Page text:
"no text" in DT log after importing pdf?

Not sure what it means when the DT log shows an entry of “No Text” after importing a pdf.

Any clues?

I think it means that pdftotext (or TextLightning?) didn’t convert anything in the PDF file to plain text and the imported document will be an image instead of PDF+text.

Exactly. This happens e.g. when you import a scanned document without OCR text layer (like the one generated by Canon scanners).

Best,

Eric.

That was my first understanding as well, but I got the “no text” message for a few PDF files that definitely contain text, the proof being that I can search in them with Apple’s Preview application.

For an example of such a file, go to mensa.de/ and click on the color image in the right column. That will download a PDF file which according to DEVONthink contains no text.
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The PDF you’re referring to here is protected by a password. The pdf2text engine we use cannot open password protected PDFs at all, not even for just reading the text. So, DEVONthink simply imports it as image.

To get access to the contents of the PDF, you should contact the creator of the document.

Best,

Eric.

Strange! I can read it with Apple’s Preview, and with Acrobat Reader, both on my Mac and under Linux, without any password. I can also read it page by page from within DEVONthink, but the words are not indexed.

Reading is possible as well as printing, but e.g. editing and content extraction is prohibited. Open it with Acrobat (not Reader) and try to edit or copy some text. Doesn’t work.

Best,

Eric.

Yes, the owner of such PDF documents has password-protected the file to prevent one or more user actions, such as copying the text or printing the document.

There are many ways in which a determined user can bypass such protection of PDF documents. Doing so, however, can raise ethical and legal issues, especially in light of recent expansions of intellectual property legislation in the United States. As Eric notes, the safest course may be to contact the owner of a copy-protected PDF file to request permission to copy it. I have done so in several cases.

Traditionally, scholars and researchers have been able to make “fair use” of copyrighted material, such as copying and quoting excerpts (with appropriate attribution).

My own attitude is that when I import or index a PDF file into my DT database, my intent is covered by fair use. I do not intend to republish the material as my own or to redistribute a “broken” copy. My purpose is simply to incorporate the material into my searchable database for research purposes. All that said, it should be remembered that inappropriate use of copyrighted and encrypted material could get a user in legal trouble!

Here are 4 ways (but not an exhaustive list) to incorporate the text of copy-protected PDFs into DEVONthink:

[1] Print the PDF to disk (or directly to DT) as a PDF file. This won’t work if the file is print-protected. Also, this method loses attributes such as bookmarks and hyperlinks.

[2] The current version of TextLightning will create RTF text from most copy-protected PDF files.

[3] Some OCR programs (including ReadIRIS Pro) will make a new copy of the PDF file that can be read by pdftotext. (A lot of work, and with potential loss of document attributes.) Note: If a PDF file is image-only, and if the resolution of the image is sufficiently high, OCR can make a PDF copy with readable text.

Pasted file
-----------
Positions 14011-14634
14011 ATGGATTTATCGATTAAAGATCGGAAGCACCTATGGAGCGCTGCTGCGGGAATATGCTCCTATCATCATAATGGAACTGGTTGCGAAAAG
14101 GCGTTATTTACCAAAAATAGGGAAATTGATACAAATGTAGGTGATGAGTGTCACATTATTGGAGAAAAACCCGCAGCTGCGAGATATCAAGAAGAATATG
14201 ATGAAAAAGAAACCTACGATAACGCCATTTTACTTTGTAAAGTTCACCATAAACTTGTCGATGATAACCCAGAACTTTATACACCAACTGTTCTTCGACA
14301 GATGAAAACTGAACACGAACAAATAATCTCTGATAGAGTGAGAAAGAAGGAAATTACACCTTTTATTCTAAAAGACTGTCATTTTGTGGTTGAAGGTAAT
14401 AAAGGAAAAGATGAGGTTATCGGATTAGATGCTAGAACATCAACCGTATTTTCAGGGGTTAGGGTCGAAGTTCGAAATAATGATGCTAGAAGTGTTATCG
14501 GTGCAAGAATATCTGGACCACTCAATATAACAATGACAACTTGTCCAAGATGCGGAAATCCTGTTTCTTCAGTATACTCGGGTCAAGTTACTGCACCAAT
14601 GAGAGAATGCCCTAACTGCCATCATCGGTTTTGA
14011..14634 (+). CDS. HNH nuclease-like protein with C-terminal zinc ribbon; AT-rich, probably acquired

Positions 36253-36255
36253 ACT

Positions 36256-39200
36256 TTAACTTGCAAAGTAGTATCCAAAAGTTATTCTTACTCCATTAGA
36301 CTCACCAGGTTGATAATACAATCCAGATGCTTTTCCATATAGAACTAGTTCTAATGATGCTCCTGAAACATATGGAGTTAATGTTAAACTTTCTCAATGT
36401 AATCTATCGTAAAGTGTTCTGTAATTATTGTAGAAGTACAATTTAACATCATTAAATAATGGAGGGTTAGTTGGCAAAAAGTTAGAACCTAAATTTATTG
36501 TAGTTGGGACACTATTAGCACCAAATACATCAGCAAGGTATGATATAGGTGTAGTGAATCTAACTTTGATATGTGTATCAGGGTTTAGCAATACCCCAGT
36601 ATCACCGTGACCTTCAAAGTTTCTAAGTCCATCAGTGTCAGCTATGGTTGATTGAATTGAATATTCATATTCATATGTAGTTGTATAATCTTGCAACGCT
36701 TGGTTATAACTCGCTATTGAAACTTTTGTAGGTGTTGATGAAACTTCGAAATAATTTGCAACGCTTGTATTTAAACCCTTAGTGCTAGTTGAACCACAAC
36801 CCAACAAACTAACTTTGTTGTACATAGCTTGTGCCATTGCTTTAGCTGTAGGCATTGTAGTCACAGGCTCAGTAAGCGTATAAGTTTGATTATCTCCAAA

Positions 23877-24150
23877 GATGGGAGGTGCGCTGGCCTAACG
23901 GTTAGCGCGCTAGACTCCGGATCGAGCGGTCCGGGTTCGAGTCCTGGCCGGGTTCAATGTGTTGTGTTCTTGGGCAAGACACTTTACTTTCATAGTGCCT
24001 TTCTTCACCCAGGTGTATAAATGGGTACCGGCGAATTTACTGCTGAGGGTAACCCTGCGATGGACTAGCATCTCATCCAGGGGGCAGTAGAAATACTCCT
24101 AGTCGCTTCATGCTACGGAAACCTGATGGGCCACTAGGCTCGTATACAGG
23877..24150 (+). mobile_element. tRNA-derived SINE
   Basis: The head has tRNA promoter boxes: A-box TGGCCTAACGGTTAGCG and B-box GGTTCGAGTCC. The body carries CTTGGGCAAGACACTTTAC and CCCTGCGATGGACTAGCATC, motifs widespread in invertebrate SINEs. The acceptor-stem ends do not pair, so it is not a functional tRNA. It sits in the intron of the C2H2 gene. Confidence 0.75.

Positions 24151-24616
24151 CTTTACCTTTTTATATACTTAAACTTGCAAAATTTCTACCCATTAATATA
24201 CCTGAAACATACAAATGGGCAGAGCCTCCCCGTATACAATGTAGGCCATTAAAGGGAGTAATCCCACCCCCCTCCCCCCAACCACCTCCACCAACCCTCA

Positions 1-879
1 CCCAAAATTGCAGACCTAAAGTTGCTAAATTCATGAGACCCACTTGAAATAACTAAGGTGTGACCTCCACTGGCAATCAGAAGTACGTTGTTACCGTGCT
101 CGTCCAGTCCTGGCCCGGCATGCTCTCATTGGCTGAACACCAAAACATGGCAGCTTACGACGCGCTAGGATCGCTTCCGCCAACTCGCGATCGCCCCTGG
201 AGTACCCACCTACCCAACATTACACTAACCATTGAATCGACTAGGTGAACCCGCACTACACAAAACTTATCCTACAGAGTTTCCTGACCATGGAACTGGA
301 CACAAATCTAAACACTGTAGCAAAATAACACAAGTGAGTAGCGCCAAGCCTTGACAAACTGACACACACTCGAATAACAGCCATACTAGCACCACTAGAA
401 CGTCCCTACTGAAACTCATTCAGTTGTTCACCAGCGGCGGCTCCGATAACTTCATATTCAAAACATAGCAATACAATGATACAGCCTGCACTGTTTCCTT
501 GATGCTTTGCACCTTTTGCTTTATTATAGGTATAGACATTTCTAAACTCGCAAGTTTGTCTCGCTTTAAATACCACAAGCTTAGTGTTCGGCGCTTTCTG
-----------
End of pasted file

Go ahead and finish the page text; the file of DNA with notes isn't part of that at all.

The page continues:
[4] Quick and easy, but involving purchasing pdf-Recover ($27 US, http://www.versiontracker.com/dyn/moreinfo/macosx/23618), which will make a new copy of the copy-protected PDF file, with all attributes included. This program warns the user about legal restrictions on use. DT can easily read the text of the converted PDF file.

Adobe has not modified the security features of Adobe Acrobat, though they must know about these and other measures that can break “secured” PDF files. So, those among you who may depend on Acrobat’s security measures, be warned! :slight_smile:

Thanks for those explanations. I wasn’t aware of the various protection schemes in PDF, nor of the ways to get around them. Your post made it into my DEVONthink database :slight_smile:

I’m confused by your comment since it seems to contradict the recent DEVONtalk newsletter and some MacInTouch reader reports claiming the Canon LiDE scanners do generate the OCR text layer when creating PDF documents. If true, is the only way to do that through the CanoScan Toolbox? Normally I scan using the ScanGear CS driver plugin from GraphicConverter, then select the output file format in GC.

I wanted to check on that capability of CS Toolbox before retroactive installation (it’s meant to be installed first so the driver installer locates it as one of the possible plugin targets, but I can do it manually) since I’d rather not use that software if possible. And what advantage (if any) would that have over scanning with Readiris 9?

Thanks for any info.

Ehrr, yes, in my message “without” should read “with”. Sorry :frowning:

Yes, this only works when you use the CanoScan Toolbox to scan a document directly into a multi-page (multi-scan) PDF.

The advantage is only that most people with a CanoScan have the CanoScan Toolbox, not ReadIRIS. Me, for example :wink:

Best,

Eric.

So if I purchase textlightning, select the text box in prefs to have textlightning doe the pdf conversion will I then get pdf_text files from protected pdf files?

Some, but not all. That’s why I got pdf-Recover. :slight_smile:

The current version of TextLightning does a pretty fair job of retaining the formatting and layout of the original PDF (as much as Cocoa text allows), so the converted text looks nicer than the results from pdftotext. There are times when that’s useful, so I’ve got TextLightning, too. Note, however, that pdftotext is faster than TextLightning, as one would expect. There always seem to be trade-offs. :slight_smile: